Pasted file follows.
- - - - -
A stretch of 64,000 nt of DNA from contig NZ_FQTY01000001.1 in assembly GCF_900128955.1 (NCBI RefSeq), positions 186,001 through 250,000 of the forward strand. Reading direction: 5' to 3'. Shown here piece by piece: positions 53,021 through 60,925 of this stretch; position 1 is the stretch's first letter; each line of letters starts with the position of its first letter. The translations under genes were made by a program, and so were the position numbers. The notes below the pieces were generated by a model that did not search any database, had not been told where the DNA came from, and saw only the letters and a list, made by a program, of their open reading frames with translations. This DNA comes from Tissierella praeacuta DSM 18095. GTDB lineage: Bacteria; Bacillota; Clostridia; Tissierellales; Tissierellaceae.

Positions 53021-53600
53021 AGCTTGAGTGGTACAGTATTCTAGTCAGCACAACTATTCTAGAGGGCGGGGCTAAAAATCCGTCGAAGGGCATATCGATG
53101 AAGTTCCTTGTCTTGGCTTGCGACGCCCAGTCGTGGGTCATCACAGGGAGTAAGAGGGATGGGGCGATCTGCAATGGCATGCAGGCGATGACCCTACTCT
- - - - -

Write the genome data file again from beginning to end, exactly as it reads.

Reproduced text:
A stretch of 64,000 nt of DNA from contig NZ_FQTY01000001.1 in assembly GCF_900128955.1 (NCBI RefSeq), positions 186,001 through 250,000 of the forward strand. Reading direction: 5' to 3'. Shown here piece by piece: positions 53,021 through 60,925 of this stretch; position 1 is the stretch's first letter; each line of letters starts with the position of its first letter. The translations under genes were made by a program, and so were the position numbers. The notes below the pieces were generated by a model that did not search any database, had not been told where the DNA came from, and saw only the letters and a list, made by a program, of their open reading frames with translations. This DNA comes from Tissierella praeacuta DSM 18095. GTDB lineage: Bacteria; Bacillota; Clostridia; Tissierellales; Tissierellaceae.

Positions 53021-53600
53021 AGCTTGAGTGGTACAGTATTCTAGTCAGCACAACTATTCTAGAGGGCGGGGCTAAAAATCCGTCGAAGGGCATATCGATG
53101 AAGTTCCTTGTCTTGGCTTGCGACGCCCAGTCGTGGGTCATCACAGGGAGTAAGAGGGATGGGGCGATCTGCAATGGCATGCAGGCGATGACCCTACTCT